23.Even if the Commissioner accepted this viewpoint, there is nothing to suggest that the information relates to the obtaining of information from confidential sources, which is a requirement of section 34(3).As a result, even if the Commissioner had found that the first of the tests in section 34(4) applied to the information, he would not have found that the civil proceedings arose out of an investigation mentioned in section 34(3).

24.Since the Commissioner is not satisfied that the information falls within the scope of the exemption in section 34(4) of FOISA, he is not required to go on to consider the application of the public interest test.

DECISION

The Commissioner finds that North Lanarkshire Council (the Council) failed to comply with Part 1 of the Freedom of Information (Scotland) Act 2002 (FOISA) in responding to the information request by Millar & Bryce.He finds that the information is not exempt under section 34(4) of FOISA and that, in failing to disclose the information to Millar & Bryce, the Council failed to comply with section 1(1).

He therefore requires the Council to provide Millar & Bryce with a copy of all notices or orders made, served, discharged or released (and those which remain extant) during the period 18 January 2008 to 9 July 2008, under or pursuant to Section 108 of the Housing (Scotland) Act 1987.In line with the information request by Millar & Bryce, personal data which is exempt under section 38 of FOISA should be redacted from the notices.This information must be provided to Millar & Bryce by 2 February 2009.

Appeal

Should either Millar & Bryce or the Council wish to appeal against this decision, there is an appeal to the Court of Session on a point of law only.Any such appeal must be made within 42 days after the date of intimation of this decision notice.

Kevin Dunion
Scottish Information Commissioner
19 December 2008


Appendix

Relevant statutory provisions

Freedom of Information (Scotland) Act 2002

1 General entitlement

(1) A person who requests information from a Scottish public authority which holds it is entitled to be given it by the authority.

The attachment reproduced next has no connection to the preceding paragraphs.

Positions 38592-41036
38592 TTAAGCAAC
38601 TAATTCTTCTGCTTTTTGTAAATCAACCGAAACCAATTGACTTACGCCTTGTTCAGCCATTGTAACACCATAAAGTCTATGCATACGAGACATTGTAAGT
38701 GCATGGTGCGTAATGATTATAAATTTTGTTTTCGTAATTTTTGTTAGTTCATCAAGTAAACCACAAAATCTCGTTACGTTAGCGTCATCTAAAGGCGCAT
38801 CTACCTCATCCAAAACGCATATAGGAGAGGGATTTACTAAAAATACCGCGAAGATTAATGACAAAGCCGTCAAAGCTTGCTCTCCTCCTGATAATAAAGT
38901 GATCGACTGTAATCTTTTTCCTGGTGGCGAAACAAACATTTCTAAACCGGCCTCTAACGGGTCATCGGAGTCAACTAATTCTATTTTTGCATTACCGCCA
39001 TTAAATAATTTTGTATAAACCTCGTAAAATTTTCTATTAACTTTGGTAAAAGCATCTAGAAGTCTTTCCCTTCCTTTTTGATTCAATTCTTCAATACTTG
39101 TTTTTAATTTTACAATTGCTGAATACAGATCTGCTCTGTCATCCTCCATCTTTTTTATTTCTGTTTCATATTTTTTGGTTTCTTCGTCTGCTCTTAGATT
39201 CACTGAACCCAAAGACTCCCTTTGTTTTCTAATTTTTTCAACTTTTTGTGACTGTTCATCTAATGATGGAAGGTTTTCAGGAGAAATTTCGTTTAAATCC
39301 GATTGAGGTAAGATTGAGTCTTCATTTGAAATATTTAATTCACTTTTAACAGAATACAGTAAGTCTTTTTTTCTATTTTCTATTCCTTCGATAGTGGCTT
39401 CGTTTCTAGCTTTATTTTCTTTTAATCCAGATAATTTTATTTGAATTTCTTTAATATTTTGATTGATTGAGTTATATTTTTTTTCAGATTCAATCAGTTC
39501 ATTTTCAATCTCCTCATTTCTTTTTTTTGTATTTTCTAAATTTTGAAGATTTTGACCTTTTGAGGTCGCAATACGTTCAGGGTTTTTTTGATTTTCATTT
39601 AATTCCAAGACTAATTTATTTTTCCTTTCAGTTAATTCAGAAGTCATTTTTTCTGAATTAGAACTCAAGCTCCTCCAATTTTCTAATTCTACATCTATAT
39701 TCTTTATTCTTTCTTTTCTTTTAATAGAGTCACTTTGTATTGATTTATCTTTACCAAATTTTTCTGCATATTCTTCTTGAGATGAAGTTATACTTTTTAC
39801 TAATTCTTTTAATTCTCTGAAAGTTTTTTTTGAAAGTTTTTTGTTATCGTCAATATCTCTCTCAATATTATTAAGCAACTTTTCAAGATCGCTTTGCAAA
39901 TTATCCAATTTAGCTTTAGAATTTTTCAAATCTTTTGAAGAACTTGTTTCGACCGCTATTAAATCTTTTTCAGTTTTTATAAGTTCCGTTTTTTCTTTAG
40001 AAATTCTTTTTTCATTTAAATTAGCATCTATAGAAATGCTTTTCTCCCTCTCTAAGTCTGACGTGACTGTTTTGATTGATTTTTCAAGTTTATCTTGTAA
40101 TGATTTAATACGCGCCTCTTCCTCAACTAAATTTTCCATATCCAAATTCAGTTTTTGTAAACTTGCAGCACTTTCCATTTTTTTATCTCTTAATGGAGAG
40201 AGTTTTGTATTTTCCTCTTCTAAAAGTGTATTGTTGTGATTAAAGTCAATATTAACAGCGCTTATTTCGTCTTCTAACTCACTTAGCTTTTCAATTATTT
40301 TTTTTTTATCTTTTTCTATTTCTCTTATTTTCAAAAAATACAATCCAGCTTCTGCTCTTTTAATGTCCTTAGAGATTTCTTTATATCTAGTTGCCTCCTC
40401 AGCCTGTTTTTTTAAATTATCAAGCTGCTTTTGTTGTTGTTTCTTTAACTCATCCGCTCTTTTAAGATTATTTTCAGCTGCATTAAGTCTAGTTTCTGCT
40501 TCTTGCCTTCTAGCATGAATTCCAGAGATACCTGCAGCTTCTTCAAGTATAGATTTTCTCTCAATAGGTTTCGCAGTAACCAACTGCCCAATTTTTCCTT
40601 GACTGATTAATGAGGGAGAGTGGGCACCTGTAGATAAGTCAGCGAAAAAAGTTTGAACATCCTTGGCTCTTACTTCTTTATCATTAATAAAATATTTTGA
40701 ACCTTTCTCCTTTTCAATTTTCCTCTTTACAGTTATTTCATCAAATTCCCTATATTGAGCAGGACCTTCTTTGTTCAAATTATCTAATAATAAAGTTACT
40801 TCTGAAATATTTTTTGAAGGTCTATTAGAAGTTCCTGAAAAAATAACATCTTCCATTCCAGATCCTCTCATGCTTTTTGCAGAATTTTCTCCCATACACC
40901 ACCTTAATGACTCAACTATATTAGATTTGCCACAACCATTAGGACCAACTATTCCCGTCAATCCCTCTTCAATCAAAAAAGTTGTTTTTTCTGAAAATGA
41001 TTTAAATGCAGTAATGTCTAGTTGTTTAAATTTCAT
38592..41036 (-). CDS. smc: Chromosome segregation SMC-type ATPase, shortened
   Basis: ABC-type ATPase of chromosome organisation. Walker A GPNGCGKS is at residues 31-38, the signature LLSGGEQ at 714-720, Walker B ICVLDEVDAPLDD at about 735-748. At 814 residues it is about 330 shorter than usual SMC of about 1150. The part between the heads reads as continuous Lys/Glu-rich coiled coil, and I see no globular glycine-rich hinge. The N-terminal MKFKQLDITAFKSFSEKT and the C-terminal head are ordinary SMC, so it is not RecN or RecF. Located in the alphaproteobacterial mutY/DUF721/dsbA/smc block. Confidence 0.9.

?

(6) This section is subject to sections 2, 9, 12 and 14.

2 Effect of exemptions

(1) To information which is exempt information by virtue of any provision of Part 2, section 1 applies only to the extent that ?

(a) the provision does not confer absolute exemption; and

(b) in all the circumstances of the case, the public interest in disclosing the information is not outweighed by that in maintaining the exemption.

?

34 Investigations by Scottish public authorities and proceedings arising out of such investigations

?

(3) Information held by a Scottish public authority is exempt information if-

(a) it was obtained or recorded by the authority for the purposes of investigations (other than such investigations as are mentioned in subsection (1)) which are, by virtue either of Her Majesty's prerogative or of powers conferred by or under any enactment, conducted by the authority for any purpose specified in section 35(2); and

(b) it relates to the obtaining of information from confidential sources.

(4) Information is exempt information if obtained or recorded by a Scottish public authority for the purposes of civil proceedings, brought by or on behalf of the authority, which arise out of such investigations as are mentioned in subsection (1) or (3).

35 Law enforcement

(1) ?

(2) The purposes are-

?

(c) to ascertain whether circumstances which would justify regulatory action in pursuance of any enactment exist or may arise;

?

Housing (Scotland) Act 1987

108 Power of local authority to secure repair of house in state of serious disrepair

(1) Where a local authority are satisfied that any house in their district is in a state of serious disrepair, they may serve upon the person having control of the house a repair notice.

?.

(3) Subject to subsection (5), if a notice under subsection (1) is not complied with, the local authority?

(a) may themselves execute the works necessary to rectify the defects specified in the notice or in the notice as varied by the sheriff, as the case may be, and

(b) may in addition execute any further works which are found to be necessary for the purpose of bringing the house up to the standard of repair referred to in subsection (2)(b), but which could not reasonably have been ascertained to be required prior to the service of the notice.

(4) Any question as to whether further works are necessary or could not have been reasonably ascertained under subsection (3)(b) shall be determined by the sheriff, whose decision shall be final.

?.

109 Recovery by local authority of expenses under s.108

(1) Subject to the provisions of this section, any expenses incurred by a local authority under section 108(3), together with interest from the date when a demand for the expenses is served until payment, may be recovered by the authority from?

(a) the person having control of the house, or

(b) if he receives the rent of the house as trustee, tutor, curator, factor or agent for or of some other person, from him or from that other person, or in part from him and in part from that other person.

?

(5) The provisions of Schedule 9 shall have effect for the purpose of enabling a local authority to make a charging order in respect of any expenses incurred by them under section 108(3) in relation to a house or building.